We were celebrating the arrival of 2015 the best way we could imagine: wine tasting. We started the day at Murrieta’s Well, and then drove around the corner to the Steven Kent Winery. Another wonderful experience ensued!
It has been several years since we visited Steven Kent. Considering the quality of wine and amazing ambiance of the tasting room, there is really no excuse for our extended absence. The grounds were attractive, the parking ample, and the tasting room arrival experience was unparalleled. Why did this winery fall off of our “regulars” list?
We were warmly greeted and directed to one of the numerous tables made from wine barrels. We were a bit awestruck by the surroundings! Between the warm woods, diverse artwork and holiday decorations, the tasting room was a stimulating yet relaxing environment that made us anticipate a wonderful tasting experience.
We were introduced to Lloyd, our tasting guide for the day. To say that Lloyd was a good ambassador for the winery was like saying that the Mona Lisa was an interesting little painting. Lloyd’s quiet, confident manner meshed perfectly with the elegant surroundings and the exceptional wines. Without question, he enhanced our tasting experience.
We began our tasting journey with their “Merrillie“,a 2013 Chardonnay. The Merrillie is named in honor of Steven Kent’s grandmother. Many of the Steven Kent wines bear a name that springs from the wine maker’s imagination, carried through with a label inspired by the name. That could be a fine art print, or merely someone’s snapshot. Just a bit of extra fun on the bottle.
The Merrillie is a “new style” Chardonnay. Not too buttery, with hints of lychee nuts on the nose and a presentation of the fruit that generated unprompted exclamations of “yummy” from several in our party. We credited the adept mix of new French and American oak barrels for the delightful result.
Next up was the “Birch Parade“, a 2012 Syrah. The bottle’s label featured a print of birch trees, although no parade was in evidence. A lovely Syrah, this wine showed very little aroma and featured tobacco, plum and spice notes on the palate. Only 149 cases were produced, so he who hesitates is lost, or at least without any Birch Parade.
We moved on to the “Certo” Red Blend. This wine was the result of a competition among the tasting room staff, who annually gather to create the perfect blend. The results are blind tasted, with the winner bottled under the Certo moniker. The bottle’s pink label indicates that profits are donated to advance breast cancer research. This year’s Certo blend has 50% Sangiovese, 25% Grenach, 15% Syrah and 10% Zinfandel. We appreciated the contribution of the Grenache and enjoyed the spicy nose and cherry and cranberry hints in the finish. We took a bottle of this home with us.
Lloyd next presented their 2011 Cabernet Sauvignon. Although our group doesn’t typically cheer for Cabs, this one blew us away. Great aromas of leather and fruit foreshadowed the dance of flavors across the mid-palate, with a surprisingly spicy finish. We learned that this “Cab” was actually a blend of 88% Cabernet, 5% Merlot and 2% Cabernet Franc. A true testament to the wine maker’s art. A bottle of this amazing wine came home with us.
This was the end of the tasting menu. To our delight, this was not the end of Lloyd’s presentation, however. He next poured a 2011 Cabernet Sauvignon from the Ghielmetti vineyard. A nice contrast with with previous Cab, we loved the rose hips aromas and a finish that had faint echoes of rosemary.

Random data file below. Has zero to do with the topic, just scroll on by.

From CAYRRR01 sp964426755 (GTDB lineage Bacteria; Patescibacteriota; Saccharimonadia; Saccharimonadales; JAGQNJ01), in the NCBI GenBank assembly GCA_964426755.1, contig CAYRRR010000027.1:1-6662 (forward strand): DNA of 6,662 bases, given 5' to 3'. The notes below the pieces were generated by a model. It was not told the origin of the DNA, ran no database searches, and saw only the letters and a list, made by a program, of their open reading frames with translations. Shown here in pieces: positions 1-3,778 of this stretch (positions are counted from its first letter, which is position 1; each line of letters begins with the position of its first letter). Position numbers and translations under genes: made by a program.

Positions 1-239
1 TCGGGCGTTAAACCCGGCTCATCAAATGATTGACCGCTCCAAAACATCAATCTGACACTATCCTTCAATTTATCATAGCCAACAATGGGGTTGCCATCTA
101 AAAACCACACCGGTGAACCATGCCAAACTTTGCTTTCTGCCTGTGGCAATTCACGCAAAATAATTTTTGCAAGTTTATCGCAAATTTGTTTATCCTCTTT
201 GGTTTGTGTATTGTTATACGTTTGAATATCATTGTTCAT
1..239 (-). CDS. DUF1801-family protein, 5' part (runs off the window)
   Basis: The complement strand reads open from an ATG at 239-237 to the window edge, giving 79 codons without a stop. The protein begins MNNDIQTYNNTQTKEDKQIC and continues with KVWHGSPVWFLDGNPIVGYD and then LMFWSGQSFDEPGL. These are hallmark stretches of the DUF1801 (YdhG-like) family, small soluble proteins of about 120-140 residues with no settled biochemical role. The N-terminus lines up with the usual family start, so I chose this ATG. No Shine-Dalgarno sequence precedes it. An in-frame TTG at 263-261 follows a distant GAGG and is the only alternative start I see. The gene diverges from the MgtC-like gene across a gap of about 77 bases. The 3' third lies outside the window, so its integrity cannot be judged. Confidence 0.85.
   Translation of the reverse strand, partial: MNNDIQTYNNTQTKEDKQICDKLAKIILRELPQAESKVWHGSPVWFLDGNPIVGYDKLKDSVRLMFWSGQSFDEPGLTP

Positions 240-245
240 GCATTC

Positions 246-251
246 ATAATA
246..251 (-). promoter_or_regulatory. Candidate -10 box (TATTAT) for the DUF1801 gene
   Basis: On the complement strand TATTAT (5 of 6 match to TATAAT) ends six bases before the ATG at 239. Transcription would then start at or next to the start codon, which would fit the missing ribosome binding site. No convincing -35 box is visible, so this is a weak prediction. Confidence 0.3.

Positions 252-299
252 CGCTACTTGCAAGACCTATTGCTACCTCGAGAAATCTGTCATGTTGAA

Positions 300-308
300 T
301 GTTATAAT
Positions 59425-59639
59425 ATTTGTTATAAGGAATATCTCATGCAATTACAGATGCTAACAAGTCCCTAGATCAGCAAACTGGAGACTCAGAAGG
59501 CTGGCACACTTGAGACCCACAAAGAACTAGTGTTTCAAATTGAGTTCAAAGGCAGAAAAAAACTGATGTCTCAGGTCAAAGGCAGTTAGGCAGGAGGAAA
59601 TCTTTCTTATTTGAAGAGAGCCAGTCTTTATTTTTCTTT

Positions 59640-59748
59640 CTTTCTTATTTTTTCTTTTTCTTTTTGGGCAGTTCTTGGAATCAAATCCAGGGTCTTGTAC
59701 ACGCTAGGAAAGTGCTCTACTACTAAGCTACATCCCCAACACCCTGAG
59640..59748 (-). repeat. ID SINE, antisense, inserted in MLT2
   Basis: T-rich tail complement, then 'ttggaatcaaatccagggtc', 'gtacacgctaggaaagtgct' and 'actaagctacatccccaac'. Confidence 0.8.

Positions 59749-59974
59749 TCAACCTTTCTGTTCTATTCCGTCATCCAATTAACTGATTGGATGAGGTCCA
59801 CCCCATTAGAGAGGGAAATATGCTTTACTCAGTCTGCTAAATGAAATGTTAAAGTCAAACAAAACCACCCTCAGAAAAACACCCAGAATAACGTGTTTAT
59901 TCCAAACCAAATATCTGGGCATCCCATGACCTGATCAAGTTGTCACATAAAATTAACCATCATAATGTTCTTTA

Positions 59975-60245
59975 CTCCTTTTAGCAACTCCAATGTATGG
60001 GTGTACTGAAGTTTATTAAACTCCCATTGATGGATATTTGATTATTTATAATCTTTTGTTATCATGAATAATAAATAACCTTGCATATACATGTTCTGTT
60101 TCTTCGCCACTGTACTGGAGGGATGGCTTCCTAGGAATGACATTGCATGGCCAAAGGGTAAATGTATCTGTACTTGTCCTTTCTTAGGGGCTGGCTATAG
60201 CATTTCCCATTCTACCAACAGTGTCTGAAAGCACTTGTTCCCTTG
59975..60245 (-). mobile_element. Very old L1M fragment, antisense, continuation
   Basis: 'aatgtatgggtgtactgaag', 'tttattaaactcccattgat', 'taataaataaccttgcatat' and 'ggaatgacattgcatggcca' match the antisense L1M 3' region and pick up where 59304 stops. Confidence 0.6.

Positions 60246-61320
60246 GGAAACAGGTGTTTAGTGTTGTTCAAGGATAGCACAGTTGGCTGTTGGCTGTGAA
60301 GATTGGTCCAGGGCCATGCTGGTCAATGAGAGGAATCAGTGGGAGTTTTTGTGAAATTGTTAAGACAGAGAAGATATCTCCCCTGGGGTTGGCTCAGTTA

We then tasted “Dakota” a 100% Grenache wine that sported a wolf on the label. Starting with spice/floral aromas, this smooth and drinkable example of Grenache wonderfulness (yes, I’m pretty sure that’s a word) generated smiles around our table.
Next up was “Lot 158” which got its name from the wine maker’s belief that it tasted a lot like a Lot 158. It is good to be with wine maker. A Bordeaux blend, this has 53% Petite Verdot, 34% Malbec and 13% Merlot. Hints of vanilla and cherry on the nose, this delivered a fruit party on the tongue. Our group decided that if this wine were captured as a candle, Steven Kent would have another strong revenue stream.
A 2011 Petite Verdot was our penultimate tasting. We enjoyed hints of elderberries and blackberries and the long, pleasant finish.
|Lloyd and D|
Our final tasting was their 2013 Port. The tasting room staff picks the grapes for this Port every year, and their names are emblazoned on the back label. This is a great “gateway” Port, for people who haven’t yet learned to appreciate the style. A great cherry/raisin balance without the jammy overtones that push some people away. Ready for a chilly night by the fire!
Reluctantly, we said our thanks and goodbyes to Lloyd, bundled up our purchases and made our way out of Steven Kent. On our way out, we learned about the Steven Kent wine clubs. Yes, clubs plural. The Collector’s Circle club focuses on their Italian- and Rhone-style wines while their BDX Collection club features their Bordeaux-style wines. Further, you can sign up for Allocation Offerings, which means that you are pre-allocated bottles of their most limited releases. We debated a bit whether our wine storage, party calendar and checkbook could handle another wine club and sadly decided we were at capacity. Soon though, Steven Kent, soon!
About the Author: John grills a mean steak and is always in the market for another wine fridge. Believes that if a winery has more than 10 employees, it's probably too big. Buys wine faster than he drinks it, but who cares?
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